FRANKLIN K. LANES
TO THEODORE ROOSEVELT
Washington, December 10, 1911
My dear Colonel,—I have been thinking over what I said yesterday, and I am going to presume upon my friendship and, I may say, my affection for you to make a suggestion:
Even though the call comes from a united party and under circumstances the most flattering, do not accept it unless you are convinced of two things: (1) that you are needed from a national standpoint and not merely from a party standpoint; (2) that you are certain of election.
Sacrifice for one’s country is splendid, but sacrifice for one’s party is foolish. You must feel assured before acceding to the call, which I believe will certainly come, that it is more than party-wide, and that it is sufficiently strong to overcome the trend toward Democratic success. If I were asked I would say that I think both of these conditions are present—that the desire to have you again is much broader than any party, and so large that it would insure your victory;—but no man is as wise a judge of these things as the man himself whose fortunes are at stake.
Thanking you again for the pleasure of a luncheon, believe me, as always, faithfully yours,
FRANKLIN K. LANE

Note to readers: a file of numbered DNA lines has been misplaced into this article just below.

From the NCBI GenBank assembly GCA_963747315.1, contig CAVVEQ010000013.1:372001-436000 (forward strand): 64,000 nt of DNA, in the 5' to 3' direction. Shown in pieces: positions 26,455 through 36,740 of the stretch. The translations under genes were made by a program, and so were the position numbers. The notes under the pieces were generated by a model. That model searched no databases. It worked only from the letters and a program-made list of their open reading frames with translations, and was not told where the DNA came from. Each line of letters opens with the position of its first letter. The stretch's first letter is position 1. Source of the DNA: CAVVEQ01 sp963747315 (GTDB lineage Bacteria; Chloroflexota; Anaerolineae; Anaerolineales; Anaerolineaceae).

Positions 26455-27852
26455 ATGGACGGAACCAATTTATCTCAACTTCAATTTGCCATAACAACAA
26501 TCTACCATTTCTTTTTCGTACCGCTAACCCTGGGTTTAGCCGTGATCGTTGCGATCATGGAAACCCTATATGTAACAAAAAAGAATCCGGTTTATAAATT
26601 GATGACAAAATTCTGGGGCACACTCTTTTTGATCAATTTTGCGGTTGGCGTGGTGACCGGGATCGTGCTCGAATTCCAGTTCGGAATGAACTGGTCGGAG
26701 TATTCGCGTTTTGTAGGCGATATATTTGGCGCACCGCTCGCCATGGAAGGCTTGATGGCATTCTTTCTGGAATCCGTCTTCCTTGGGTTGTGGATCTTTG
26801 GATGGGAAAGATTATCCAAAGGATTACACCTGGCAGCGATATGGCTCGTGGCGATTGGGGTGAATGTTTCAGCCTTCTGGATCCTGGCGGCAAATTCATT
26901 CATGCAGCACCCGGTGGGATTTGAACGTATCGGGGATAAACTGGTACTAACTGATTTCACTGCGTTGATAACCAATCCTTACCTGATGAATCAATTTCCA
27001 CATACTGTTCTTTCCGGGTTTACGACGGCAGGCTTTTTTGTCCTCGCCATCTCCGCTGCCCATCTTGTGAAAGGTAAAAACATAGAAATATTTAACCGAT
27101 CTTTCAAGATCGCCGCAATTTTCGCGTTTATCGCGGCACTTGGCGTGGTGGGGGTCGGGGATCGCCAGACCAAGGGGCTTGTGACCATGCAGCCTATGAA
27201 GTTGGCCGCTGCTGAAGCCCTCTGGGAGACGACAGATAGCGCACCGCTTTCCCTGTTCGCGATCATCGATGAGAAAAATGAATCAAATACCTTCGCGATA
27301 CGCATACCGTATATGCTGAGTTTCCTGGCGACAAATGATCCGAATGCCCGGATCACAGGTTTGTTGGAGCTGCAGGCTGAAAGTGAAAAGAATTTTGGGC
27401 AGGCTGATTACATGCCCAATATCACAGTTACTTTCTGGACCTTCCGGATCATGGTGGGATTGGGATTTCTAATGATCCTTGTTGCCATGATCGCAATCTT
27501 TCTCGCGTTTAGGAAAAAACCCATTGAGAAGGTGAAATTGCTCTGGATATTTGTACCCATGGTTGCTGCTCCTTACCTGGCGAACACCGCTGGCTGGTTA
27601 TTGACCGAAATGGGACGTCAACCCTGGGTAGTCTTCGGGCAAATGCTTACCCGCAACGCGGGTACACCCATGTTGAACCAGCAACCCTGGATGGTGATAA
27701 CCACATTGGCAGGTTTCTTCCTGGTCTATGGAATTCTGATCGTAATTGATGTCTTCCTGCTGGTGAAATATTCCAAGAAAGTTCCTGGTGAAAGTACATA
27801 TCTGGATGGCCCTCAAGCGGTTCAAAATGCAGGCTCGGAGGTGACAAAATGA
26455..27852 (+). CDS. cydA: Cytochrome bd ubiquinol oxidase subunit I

Roosevelt in a letter marked private and confidential replied:— ... “That is a really kind and friendly letter from you, and I appreciate it. Now I agree absolutely with you that I have no business under any circumstances to accept any such call, even in the greatly improbable event of its coming, unless I am convinced that the need is National, a need of the people and not merely a need of the Party. But as for considering my own chances in any such event, my dear fellow, I simply would not know how to go about it. I am always credited with far more political sagacity than I really possess. I act purely on public grounds and then this proves often to be good policy too. I assure you with all possible sincerity that I have not thought and am not thinking of the nomination, and that under no circumstances would I in the remotest degree plan to bring about my nomination. I do not want to be President again, I am not a candidate, I have not the slightest idea of becoming a candidate, and I do not for one moment believe that any such condition of affairs will arise that would make it necessary to consider me accepting the nomination. But as for the effect upon my own personal fortunes, I would not know how to consider it, because I would not have the vaguest idea what the effect would be, except that according to my own view it could not but be bad and unpleasant for me personally. From the personal standpoint I should view the nomination to the Presidency as a real and serious misfortune. Nothing would persuade me to take it, unless it appeared that the people really wished me to do a given job, which I could not honorably shirk. ...”